THE RISING COST OF EVERYTHING: 100 Mile Commute Exacerbates Pain of Inflation

With fuel costs remaining high in Teton County, workers who commute from bedroom communities endure extra strain

By Melissa Thomasma

Special to the Wyoming Truth

Carlo Acacio strides across the garage of the nearly-completed home that his crew is building, as bare sheetrock awaits paint and hammer strikes punctuate the buzz of saws. He ducks into a mechanical room — similarly unfinished — and closes the door to escape the din.

Acacio, 47, is a site supervisor for 7Generations Construction in Jackson Hole and has worked in the always-busy but now frantically-paced local building industry for the past dozen years. 

Though he has ample work in Teton County and earns $50 per hour, Acacio can’t afford to live there. Along with his wife Megan, 35, and their two children, ages 5 and 8, he travels over an hour from their home in Etna five days a week. His work requires him to drive a pickup truck, which, Acacio acknowledges with a chuckle, isn’t winning any awards for fuel economy.

Carlo Acacio, 47, and his wife Megan, 35, commute around 100 miles every day to work. Inflation and spiking gas prices have forced them to sacrifice annual summer activities, turn to online retailers and strategically manage their children’s schedules to maximize their working hours and stay afloat. (Courtesy photo from Carlo Acacio)

“For a while, we tried to drive together to save money on gas, but it was way too tough on our schedules,” Acacio recalls. 

Acacio drives approximately 100 miles each day, through the winding and often-dangerous Snake River Canyon. His wife, a manager at REI, does the same, as do their children who are entering kindergarten and fourth grade in a Jackson elementary school.  

“For the past couple of years, my boss has given a stipend to help with fuel costs — $220 a week — which is helpful, but as prices go up, it covers a smaller percentage,” he said.

The latest data from the U.S. Congress Joint Economic Committee indicates that while the national average price of fuel per gallon has decreased to around $3.88, Wyoming’s average remains $4.01. Teton County, with the highest average in the state, is hovering around $4.80, after peaking at $7 per gallon earlier in the summer.

“Inflation has most significantly impacted us when it comes to fuel and groceries,” Acacio said without hesitation.

Star Valley is home to one grocery store, and Acacio finds the selection and quality underwhelming, especially as his son and wife have multiple dietary restrictions.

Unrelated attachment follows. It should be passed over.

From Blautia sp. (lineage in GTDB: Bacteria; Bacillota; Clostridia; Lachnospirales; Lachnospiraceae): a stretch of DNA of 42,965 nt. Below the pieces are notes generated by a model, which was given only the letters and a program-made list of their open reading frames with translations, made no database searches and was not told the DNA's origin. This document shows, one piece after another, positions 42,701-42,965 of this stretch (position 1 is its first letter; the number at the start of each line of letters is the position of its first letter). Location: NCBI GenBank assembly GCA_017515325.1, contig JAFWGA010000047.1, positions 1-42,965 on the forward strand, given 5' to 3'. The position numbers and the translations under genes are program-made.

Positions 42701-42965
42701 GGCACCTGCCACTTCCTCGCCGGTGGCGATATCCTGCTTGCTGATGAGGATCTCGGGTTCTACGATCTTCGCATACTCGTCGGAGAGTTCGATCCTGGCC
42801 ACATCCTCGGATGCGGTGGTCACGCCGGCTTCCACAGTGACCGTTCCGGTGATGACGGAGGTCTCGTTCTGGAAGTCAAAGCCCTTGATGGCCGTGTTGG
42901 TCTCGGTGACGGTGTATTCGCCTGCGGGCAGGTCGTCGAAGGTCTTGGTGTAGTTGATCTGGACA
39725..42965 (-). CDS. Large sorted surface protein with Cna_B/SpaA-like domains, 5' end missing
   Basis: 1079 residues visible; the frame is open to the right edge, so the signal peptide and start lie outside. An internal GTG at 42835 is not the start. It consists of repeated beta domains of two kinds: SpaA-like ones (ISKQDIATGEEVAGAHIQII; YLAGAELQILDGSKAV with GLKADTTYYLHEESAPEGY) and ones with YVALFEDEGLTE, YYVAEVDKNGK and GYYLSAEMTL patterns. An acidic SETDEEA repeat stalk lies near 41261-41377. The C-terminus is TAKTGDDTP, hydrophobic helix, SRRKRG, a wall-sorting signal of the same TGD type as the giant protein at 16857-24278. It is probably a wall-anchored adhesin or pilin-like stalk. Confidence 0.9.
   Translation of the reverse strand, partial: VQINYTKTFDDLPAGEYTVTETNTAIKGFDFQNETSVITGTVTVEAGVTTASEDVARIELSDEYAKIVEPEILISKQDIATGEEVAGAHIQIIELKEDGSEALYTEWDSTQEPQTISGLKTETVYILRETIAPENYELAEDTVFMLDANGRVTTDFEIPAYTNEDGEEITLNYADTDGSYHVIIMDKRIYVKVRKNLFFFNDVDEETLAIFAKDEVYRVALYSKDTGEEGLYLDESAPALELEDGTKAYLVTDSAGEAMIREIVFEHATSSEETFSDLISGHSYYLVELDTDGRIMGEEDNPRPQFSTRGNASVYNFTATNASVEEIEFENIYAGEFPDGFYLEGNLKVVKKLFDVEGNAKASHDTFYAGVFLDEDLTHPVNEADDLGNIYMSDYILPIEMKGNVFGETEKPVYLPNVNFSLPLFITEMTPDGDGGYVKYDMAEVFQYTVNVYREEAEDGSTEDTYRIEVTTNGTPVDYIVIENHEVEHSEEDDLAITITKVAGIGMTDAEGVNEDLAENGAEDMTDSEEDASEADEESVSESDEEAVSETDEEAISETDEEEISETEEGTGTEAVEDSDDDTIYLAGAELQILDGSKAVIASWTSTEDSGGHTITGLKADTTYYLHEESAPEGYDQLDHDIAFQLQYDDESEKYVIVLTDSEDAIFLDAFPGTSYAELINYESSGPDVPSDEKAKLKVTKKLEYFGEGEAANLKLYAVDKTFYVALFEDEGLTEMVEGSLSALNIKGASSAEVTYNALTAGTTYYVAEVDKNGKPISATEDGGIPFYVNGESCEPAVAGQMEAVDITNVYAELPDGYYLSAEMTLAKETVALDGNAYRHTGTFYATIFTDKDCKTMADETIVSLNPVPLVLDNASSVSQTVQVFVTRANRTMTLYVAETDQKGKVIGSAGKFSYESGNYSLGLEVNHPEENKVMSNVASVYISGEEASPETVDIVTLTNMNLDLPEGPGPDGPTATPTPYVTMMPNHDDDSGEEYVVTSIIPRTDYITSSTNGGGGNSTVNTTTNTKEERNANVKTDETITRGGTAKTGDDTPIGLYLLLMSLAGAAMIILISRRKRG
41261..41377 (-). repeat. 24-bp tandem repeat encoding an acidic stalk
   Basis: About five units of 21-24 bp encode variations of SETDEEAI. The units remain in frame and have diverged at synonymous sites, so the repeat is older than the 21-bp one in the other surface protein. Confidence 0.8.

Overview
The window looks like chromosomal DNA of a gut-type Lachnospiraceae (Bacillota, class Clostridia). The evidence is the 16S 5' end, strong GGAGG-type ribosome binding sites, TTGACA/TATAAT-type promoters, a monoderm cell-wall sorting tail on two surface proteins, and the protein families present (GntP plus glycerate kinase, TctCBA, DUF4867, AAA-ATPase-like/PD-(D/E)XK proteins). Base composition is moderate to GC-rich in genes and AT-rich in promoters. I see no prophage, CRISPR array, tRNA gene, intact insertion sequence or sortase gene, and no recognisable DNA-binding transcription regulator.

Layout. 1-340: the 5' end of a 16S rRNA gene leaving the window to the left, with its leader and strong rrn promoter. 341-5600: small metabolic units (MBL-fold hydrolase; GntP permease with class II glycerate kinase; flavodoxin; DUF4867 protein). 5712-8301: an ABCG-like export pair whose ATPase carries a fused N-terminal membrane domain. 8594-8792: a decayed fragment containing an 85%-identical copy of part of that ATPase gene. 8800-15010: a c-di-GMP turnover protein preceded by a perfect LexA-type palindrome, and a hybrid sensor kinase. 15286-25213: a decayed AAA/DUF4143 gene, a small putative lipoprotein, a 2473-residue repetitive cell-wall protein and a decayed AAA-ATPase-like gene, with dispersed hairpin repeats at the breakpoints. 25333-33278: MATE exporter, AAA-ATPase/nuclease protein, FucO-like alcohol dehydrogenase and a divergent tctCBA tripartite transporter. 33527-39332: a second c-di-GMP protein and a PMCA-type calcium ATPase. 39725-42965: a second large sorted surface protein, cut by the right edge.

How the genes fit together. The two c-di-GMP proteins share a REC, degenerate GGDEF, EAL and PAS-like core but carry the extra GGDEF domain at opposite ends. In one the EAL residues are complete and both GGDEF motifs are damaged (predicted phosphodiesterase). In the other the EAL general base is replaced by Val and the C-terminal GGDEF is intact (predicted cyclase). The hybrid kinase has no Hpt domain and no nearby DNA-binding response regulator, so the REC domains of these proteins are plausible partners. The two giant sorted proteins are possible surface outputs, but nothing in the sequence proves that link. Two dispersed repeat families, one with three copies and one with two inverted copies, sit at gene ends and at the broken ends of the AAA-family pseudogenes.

“We usually shop in Jackson,” he said. “Prices here have always been inherently higher than other places, but with inflation, they’ve increased even more. Even if we want to, we can’t always switch to another brand or product because there are ingredients we have to avoid.” The family’s overall monthly grocery bill, Acacio estimated, has increased 15-20%.

Acacio prefers to support local businesses whenever possible. But rising prices have forced his family to shop online for back-to-school necessities, clothing and household goods.

“When it costs almost double to buy something locally, it feels like there’s no choice but to turn to places like Amazon,” he said. “Anytime we absolutely need to do that, we save at least 20%, and shipping is typically free.”

Acacio points out that a widespread switch to online retailers could pose serious consequences for small business across Wyoming, along with the state’s economy as a whole. According to the Wyoming Small Business Association, 98.9% of the state’s businesses fit into this category and employ nearly 64% of Wyoming workers.

Inflation is impacting family travel, too. During previous summers, the Acacios took an annual road trip to the Seattle area to visit relatives, but the spike in fuel prices made it impossible this year.  

“We still did some camping around here — places that are close by,” he said. “We took more day trips. We did get out, but not nearly like we’ve done before. It was just too expensive.”

As the new school year begins, the Acacios carefully strategized which after-school programs they could utilize — and afford — so that neither of them would need to cut their work day short to pick up their children, thereby sacrificing income.

“We don’t have family in the area to help out, so we chose an after-school gymnastics program.” Acacio said. “It’s expensive, but with all of these other costs going up, we couldn’t afford not to do it. We just can’t let go of those extra hours at work.” 

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